President Obama changed 46 lives on Monday, commuting the prison terms of individuals who had been locked away serving long sentences for low-level, nonviolent offenses. “These men and women were not hardened criminals. But the overwhelming majority of them had been sentenced to at least 20 years—14 of them had been sentenced to life—for nonviolent drug offenses,” the president said in making the announcement. “Their punishments didn’t fit the crime. And if they’d been sentenced under today’s laws, nearly all of them would have already served their time.”
I enthusiastically applaud the president’s announcement, as I did with his two prior batches of releases. For more than 20 years now, I have been pushing, along with many other champions of criminal justice change, for reform of the egregiously lengthy sentences for crack cocaine offenses—sentences which were unjust, inconsistently applied, and racially discriminatory.
I was aware of the use of the executive clemency power to close painful chapters in history, which presidents of both parties have courageously used. John F. Kennedy quietly issued commutations to people given mandatory minimum sentences under the 1956 Narcotics Control Act, widely seen as unnecessarily harsh during his administration. Gerald Ford used his authority to create an executive clemency board to oversee the petitions of 21,000 people convicted of draft-related offenses during the Vietnam War, 90 percent of which were granted.
President Obama’s commutations this week allow dozens more worthy candidates, many of whom thought they would never again see the light of day, the opportunity to have a second chance. This is phenomenal. But we as a country need to go further, and release the broadest spectrum of prisoners possible without compromising public safety.
We over-incarcerate and over-punish, and essentially throw away the key. The research time and again has shown that not only do people age out of criminality, their continued incarceration costs society a fortune, while making our communities no safer. It is only when we begin reforming our appetite for long sentences that we will truly make a dent in this problem.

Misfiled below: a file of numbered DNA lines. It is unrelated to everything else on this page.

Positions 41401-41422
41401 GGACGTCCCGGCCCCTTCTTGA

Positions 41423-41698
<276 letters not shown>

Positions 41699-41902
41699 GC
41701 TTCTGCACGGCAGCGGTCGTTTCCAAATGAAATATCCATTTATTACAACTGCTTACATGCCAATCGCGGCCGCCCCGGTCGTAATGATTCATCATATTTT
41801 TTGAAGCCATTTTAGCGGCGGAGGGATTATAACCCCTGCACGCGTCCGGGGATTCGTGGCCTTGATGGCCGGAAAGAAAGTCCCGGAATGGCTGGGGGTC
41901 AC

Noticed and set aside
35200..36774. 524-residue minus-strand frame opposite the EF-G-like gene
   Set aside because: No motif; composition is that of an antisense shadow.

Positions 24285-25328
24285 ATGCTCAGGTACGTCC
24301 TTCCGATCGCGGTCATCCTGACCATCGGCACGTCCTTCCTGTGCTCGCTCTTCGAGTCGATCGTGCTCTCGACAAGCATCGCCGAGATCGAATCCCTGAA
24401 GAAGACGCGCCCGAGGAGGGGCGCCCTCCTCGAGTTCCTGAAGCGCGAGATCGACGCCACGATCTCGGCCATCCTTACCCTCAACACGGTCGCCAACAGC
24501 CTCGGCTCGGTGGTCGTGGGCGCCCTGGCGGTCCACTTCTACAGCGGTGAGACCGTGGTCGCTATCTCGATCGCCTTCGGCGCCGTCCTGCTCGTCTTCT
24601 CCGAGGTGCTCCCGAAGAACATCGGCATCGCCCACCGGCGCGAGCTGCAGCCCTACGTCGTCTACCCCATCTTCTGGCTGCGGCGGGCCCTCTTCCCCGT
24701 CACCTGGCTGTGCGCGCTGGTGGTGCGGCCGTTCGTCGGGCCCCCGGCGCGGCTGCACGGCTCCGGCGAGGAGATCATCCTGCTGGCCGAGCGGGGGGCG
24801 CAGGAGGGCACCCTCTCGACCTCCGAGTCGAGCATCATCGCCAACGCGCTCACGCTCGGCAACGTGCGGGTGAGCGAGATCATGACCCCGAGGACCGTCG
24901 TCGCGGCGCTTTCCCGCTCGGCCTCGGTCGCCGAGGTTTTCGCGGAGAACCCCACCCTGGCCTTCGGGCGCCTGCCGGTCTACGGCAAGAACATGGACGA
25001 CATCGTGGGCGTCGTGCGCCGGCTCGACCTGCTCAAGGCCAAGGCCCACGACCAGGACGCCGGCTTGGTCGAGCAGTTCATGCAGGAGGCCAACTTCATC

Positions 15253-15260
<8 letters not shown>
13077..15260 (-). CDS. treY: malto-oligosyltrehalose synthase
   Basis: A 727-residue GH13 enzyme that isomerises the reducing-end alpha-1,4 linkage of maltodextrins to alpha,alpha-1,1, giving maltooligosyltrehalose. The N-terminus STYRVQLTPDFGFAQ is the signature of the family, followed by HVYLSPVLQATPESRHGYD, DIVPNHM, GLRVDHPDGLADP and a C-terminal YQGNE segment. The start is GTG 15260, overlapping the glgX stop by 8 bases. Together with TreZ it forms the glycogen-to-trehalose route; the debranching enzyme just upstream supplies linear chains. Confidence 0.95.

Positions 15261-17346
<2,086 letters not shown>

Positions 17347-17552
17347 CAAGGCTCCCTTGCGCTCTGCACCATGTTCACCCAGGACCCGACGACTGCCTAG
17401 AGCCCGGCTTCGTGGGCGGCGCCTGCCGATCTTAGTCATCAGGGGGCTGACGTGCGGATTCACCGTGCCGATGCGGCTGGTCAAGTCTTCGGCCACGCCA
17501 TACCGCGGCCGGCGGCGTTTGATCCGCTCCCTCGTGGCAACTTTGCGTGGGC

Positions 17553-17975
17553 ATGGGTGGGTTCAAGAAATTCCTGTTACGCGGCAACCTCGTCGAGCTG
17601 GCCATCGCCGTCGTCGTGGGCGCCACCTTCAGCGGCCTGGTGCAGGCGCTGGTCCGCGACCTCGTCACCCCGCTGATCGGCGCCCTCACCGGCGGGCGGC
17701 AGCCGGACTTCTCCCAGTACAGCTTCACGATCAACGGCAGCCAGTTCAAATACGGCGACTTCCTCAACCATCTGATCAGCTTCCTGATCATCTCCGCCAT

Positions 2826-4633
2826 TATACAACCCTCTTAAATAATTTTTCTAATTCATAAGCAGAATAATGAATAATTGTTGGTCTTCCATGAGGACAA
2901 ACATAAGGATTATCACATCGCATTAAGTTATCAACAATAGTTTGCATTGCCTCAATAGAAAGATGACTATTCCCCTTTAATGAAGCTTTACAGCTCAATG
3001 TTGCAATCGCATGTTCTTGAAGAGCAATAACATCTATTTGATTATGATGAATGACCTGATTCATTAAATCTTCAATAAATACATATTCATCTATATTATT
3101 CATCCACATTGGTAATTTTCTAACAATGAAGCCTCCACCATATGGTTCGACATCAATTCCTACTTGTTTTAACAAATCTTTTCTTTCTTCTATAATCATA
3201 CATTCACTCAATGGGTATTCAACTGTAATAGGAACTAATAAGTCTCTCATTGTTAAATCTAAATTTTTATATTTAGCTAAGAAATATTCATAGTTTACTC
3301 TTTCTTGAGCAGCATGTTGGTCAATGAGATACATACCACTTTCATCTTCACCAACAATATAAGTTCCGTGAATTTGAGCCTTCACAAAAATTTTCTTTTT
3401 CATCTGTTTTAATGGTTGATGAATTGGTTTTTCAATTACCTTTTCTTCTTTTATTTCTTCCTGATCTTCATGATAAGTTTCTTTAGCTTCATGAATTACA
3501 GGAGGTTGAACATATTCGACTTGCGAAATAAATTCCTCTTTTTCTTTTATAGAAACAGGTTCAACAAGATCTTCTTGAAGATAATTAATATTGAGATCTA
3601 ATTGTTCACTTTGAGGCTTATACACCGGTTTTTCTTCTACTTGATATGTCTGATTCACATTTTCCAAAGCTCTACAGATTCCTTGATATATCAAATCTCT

I am thinking of people like William Underwood, a 61-year-old grandfather who has spent nearly 27 years behind bars, serving a life sentence. He was pegged as a gang leader, and convicted on serious conspiracy and drug charges. But it was his first and only felony conviction. The laws he was convicted under have changed, and so has he. Any tie he had to any type of criminal activity is buried in the distant past. And he has professed deep regret for his youthful misdeeds.
Underwood’s clean institutional record, remorse for poor choices, and determination to maintain strong bonds with his family have helped him attract a groundswell of diverse supporters calling for his release. His children and friends have been joined by national civil rights leaders, professionals in the music and entertainment businesses, scholars, and formerly incarcerated mentees in urging the president to commute his sentence.
Conservative leader Pat Nolan wrote, “Prison is for people we are afraid of, not those we are merely mad at. We are mad at Mr. Underwood because he sold drugs. But at age 61, we are not afraid of him.” Even representatives of the conservative Koch Brothers have met with his children and expressed support for his release. (I represent Mr. Underwood pro bono.)
The outpouring of support for Underwood in his commutation petition is a stark reflection of the injustice of his situation: no matter how long he lives, no matter how much his life has changed, no matter what steps he has taken to better himself, no matter how many laws have changed, he can never, ever leave prison alive. Such a sentence, devoid of hope and compassion, is inhumane and akin to a living death. As the actress Maria McDonald, founder of Cover Girls for Change, wrote in calling for his release, “When does punishment become abuse? When does abuse become inhumane and holocaustic? When is enough enough?”
President Obama offered a powerful answer to that question with his third set of commutations on Monday. “I believe at its heart America is a nation of second chances,” he said. As such, I urge our president as he carefully considers more petitions for clemency to take a hard look at all the William Underwoods languishing behind bars, who may have made serious mistakes in the past but have long since changed their lives and want to rejoin their families and communities. They, too, deserve mercy and compassion. They, too, deserve a second chance.
This article, by Nkechi Taifa, was originally published by the Open Society Foundations.